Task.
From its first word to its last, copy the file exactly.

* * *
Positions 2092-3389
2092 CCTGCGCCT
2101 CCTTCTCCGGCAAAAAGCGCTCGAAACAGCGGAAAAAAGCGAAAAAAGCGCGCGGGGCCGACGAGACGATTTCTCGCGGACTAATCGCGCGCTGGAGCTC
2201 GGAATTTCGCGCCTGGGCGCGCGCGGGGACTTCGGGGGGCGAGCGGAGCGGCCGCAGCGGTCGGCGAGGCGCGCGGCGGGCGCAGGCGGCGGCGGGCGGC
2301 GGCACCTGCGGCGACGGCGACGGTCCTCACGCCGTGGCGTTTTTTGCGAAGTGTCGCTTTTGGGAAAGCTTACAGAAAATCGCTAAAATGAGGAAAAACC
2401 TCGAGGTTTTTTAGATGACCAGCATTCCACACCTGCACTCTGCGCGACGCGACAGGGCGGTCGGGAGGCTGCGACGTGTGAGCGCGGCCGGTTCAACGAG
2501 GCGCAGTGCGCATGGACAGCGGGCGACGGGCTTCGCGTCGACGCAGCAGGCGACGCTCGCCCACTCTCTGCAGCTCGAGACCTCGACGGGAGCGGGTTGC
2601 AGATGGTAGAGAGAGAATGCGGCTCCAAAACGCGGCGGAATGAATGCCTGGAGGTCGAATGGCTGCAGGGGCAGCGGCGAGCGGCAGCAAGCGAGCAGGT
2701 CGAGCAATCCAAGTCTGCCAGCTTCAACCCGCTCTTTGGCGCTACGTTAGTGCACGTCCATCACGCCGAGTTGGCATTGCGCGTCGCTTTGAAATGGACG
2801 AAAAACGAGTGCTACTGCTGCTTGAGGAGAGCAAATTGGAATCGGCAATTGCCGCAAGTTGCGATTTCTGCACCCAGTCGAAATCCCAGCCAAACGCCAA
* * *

Positions 2092-3389
2092 CCTGCGCCT
2101 CCTTCTCCGGCAAAAAGCGCTCGAAACAGCGGAAAAAAGCGAAAAAAGCGCGCGGGGCCGACGAGACGATTTCTCGCGGACTAATCGCGCGCTGGAGCTC
2201 GGAATTTCGCGCCTGGGCGCGCGCGGGGACTTCGGGGGGCGAGCGGAGCGGCCGCAGCGGTCGGCGAGGCGCGCGGCGGGCGCAGGCGGCGGCGGGCGGC
2301 GGCACCTGCGGCGACGGCGACGGTCCTCACGCCGTGGCGTTTTTTGCGAAGTGTCGCTTTTGGGAAAGCTTACAGAAAATCGCTAAAATGAGGAAAAACC
2401 TCGAGGTTTTTTAGATGACCAGCATTCCACACCTGCACTCTGCGCGACGCGACAGGGCGGTCGGGAGGCTGCGACGTGTGAGCGCGGCCGGTTCAACGAG
2501 GCGCAGTGCGCATGGACAGCGGGCGACGGGCTTCGCGTCGACGCAGCAGGCGACGCTCGCCCACTCTCTGCAGCTCGAGACCTCGACGGGAGCGGGTTGC
2601 AGATGGTAGAGAGAGAATGCGGCTCCAAAACGCGGCGGAATGAATGCCTGGAGGTCGAATGGCTGCAGGGGCAGCGGCGAGCGGCAGCAAGCGAGCAGGT
2701 CGAGCAATCCAAGTCTGCCAGCTTCAACCCGCTCTTTGGCGCTACGTTAGTGCACGTCCATCACGCCGAGTTGGCATTGCGCGTCGCTTTGAAATGGACG
2801 AAAAACGAGTGCTACTGCTGCTTGAGGAGAGCAAATTGGAATCGGCAATTGCCGCAAGTTGCGATTTCTGCACCCAGTCGAAATCCCAGCCAAACGCCAA